Updated: May 13, 2013 6:11AM
Gaining an education is one thing. But the ability to apply it in a tangible, beneficial, real-world manner that advances society is where the rubber hits the road.
Purdue University Calumet’s experiential learning initiative, required of all baccalaureate degree graduates, enables students in various ways to integrate classroom and textbook learning in real world environments.
Recently, Purdue Calumet students earned recognition for the effective manner in which they have learned experientially and successfully demonstrated the lessons they have learned.
Outstanding Future Educators: Three education students have been selected to receive 2012-13 Indiana Outstanding Future Educators Awards.
The recipients are: Mitchell Bidwell of Dyer, a secondary social studies major; Jennifer Ciesielski of Hobart, majoring in elementary education/special needs; and Krystle Shanks of St. John, elementary education.
The awards are presented by the Indiana Association of Colleges for Teacher Education. Criteria for consideration included student portfolio scores and outstanding student teacher experiences.
The students are receiving their awards Friday, April 12. Here is what Purdue Calumet faculty nominators had to say about the recipients.
† Limited Term Lecturer Denise Vance on Bidwell: He “is eager to try new or innovative techniques with (his) students, creating new paths to understanding and mastery of subject areas. Moreover, it is very apparent that he and his students have a wonderful relationship, making the learning experience interesting and fun.”
† Purdue Calumet Associate Professor of Elementary and Special Education Tom Mihail on Ciesielski: “Her work directly reflects dedication to maximizing opportunities for all learners to achieve their potential . . . Jen’s positive attitudes, knowledge, and skills reflect a genuine love and concern for students; commitment to education’s purpose and goals; positive expectations; integrity; fairness; and opposition to unjust, unequal treatment of people based on differences.”
† Limited Term Lecturer Helen Ignas on Shanks: “If there is such a thing as a born educator, Krystle is it. She has that deep desire and commitment to want to excel and make a difference as an educator . . . With experience and continued education, I strongly feel that Krystle will be a leader in the educational field.”
Research project awards: Twenty-four Purdue Calumet students earned research awards for projects they presented during the university’s recent Student Research Day.
In all, 242 students presented 127 research projects. The presentations consisted of a written summary and an oral explanation or poster display. The number of student researchers represents a 43 percent increase from last year.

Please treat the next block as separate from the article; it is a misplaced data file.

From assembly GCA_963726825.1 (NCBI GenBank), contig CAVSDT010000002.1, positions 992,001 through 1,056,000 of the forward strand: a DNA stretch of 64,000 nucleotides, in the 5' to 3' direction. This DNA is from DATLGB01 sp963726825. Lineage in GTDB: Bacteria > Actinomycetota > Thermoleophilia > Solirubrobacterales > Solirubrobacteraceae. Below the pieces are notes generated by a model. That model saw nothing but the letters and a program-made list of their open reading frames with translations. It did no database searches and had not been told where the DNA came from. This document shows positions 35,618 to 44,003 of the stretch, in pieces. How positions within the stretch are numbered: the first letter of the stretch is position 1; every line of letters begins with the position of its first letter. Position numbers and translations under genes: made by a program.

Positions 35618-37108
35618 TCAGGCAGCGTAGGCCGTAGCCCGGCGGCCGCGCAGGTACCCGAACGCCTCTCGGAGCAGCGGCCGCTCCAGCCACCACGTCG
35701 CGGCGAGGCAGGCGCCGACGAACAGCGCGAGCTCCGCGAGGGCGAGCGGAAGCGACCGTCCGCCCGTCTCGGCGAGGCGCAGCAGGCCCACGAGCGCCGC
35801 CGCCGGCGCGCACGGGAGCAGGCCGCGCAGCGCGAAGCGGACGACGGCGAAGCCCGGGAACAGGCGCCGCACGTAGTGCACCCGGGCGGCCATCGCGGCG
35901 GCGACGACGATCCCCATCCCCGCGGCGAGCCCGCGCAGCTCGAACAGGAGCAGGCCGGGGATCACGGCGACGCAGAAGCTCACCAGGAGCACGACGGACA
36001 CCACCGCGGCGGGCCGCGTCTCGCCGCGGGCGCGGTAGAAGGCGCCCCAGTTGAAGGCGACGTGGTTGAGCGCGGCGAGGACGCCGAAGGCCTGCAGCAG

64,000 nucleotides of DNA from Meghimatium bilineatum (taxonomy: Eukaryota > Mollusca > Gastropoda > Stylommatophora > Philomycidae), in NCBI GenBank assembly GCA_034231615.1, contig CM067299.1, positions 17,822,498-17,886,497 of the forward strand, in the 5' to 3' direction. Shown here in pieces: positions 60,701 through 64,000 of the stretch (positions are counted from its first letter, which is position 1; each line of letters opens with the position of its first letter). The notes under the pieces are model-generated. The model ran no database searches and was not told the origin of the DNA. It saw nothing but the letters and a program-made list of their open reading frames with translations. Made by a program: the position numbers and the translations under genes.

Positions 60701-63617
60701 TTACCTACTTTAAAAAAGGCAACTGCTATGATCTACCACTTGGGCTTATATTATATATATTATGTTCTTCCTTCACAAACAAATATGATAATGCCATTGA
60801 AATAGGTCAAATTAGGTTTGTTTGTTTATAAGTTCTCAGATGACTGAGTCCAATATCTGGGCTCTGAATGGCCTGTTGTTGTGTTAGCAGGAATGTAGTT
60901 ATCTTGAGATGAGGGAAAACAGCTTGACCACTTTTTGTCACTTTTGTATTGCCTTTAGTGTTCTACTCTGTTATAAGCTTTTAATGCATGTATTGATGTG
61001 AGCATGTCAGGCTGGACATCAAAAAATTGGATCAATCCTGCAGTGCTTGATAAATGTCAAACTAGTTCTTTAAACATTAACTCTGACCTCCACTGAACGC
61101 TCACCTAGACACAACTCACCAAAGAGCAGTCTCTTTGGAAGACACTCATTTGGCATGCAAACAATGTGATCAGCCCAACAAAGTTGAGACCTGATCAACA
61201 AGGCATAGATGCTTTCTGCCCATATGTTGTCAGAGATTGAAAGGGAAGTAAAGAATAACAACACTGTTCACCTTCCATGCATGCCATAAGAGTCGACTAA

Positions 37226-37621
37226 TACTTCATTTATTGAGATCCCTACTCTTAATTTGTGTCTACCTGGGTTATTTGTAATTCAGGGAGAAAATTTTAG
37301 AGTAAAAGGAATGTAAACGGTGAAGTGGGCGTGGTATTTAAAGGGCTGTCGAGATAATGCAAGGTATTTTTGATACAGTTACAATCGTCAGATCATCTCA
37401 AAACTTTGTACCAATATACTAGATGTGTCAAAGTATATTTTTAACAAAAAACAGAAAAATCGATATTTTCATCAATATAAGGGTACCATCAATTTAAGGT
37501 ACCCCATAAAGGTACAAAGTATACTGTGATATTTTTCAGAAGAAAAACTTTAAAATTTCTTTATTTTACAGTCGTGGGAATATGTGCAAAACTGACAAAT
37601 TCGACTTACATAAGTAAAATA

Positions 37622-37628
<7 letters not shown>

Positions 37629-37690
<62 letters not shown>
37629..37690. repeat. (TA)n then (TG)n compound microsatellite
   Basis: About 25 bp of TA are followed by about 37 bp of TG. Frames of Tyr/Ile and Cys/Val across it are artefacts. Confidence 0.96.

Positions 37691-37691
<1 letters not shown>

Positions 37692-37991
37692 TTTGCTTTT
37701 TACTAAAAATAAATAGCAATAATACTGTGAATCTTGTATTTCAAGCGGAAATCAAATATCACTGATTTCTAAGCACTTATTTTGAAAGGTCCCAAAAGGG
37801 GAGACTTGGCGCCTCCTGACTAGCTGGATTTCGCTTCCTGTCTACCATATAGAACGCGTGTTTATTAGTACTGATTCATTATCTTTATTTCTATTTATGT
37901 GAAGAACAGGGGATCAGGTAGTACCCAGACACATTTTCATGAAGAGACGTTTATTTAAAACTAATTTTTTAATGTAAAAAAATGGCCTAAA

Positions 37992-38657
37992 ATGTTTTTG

Following are the first, second and third place award recipients and their project titles from each of four categories:
Undergraduate oral presentations, first place: mechanical engineering students Danko Andric of Schererville; Jiachun Li, Hammond/Beijing, China; and Xiaoxiao Zhang, Hammond for “Computational Fluid Dynamics and VR Study of NIPSCO Unit 8 Decomposition Chamber.” Second place: biological sciences student Anna S. Roessing of Gary fo “Granulysin as a Lipid Binding Protein.” Third place: information systems students Brad Jordan of Cedar Lake and Ben Oprinovich, Munster for “Reducing Adult Obesity through a Dynamic Web System: A Northwest Indiana Food Bank Case.”
Undergraduate poster presentations, first place: nursing students Alexandra Dziadon of Schererville; Renee Exo, Crete, Ill.; Amanda Glos, Portage; and Melissa Victor, Schererville for “Assessment of Infants Experiencing Withdrawal.” Second place: nursing students Timothy Clinton, Hammond; Grace Gerhard, Aurora, Ill.; Alison Kouris, Whiting; and Kristina Payne, Highland for “Best Practices in Medication Reconciliation for Heart Failure Patients in the In-Patient Health Care Setting.” Third place: Lauren Adamczewski, St. John; Brittany Bateman, Dyer; and Kadria Woodfork, Merrillville for “Identification of Best Practices in the Prevention of Alarm Fatigue.”
Graduate student oral presentations, first place: computer science student Roger Jestes of Hammond for “Static and Dynamic Alternatives for Hybrid Branch Predictors.” Second place: engineering student Kennethrex Obianika Ndukaife for “Infrared Imaging of the Spatial Distribution of Fouling on a Membrane Surface.” Third place: engineering student Muhammad Sana Ullah, Hammond for “Features Extraction for Detecting Deception from Stress Speech Signals.”
Graduate poster presentations, first place: construction science student Dean Koldenhoven of Orland Park, Ill. for “Measuring the Diffusion of Oxygen through Concrete by Electrochemical Methods. Second place: biological sciences student Christopher S. Hartman, Whiting for “Reduction of Artificial Salmonella Typhimurium Contamination on Stainless Steel by Application Bacteriophages.” Third place (tie): modeling, simulation and visualization students Xingjian Chen of Hammond/Beijing, Chaoyang, China for ”Optimization of an Urea Decomposition Chamber Using Computational Fluid Dynamics and VR”; and Xiaoxi Lou, Hammond/Zhongyuan, Henan, China for “Numerical Optimization of a QBOP Vessel for Minimizing Kidney Formation.”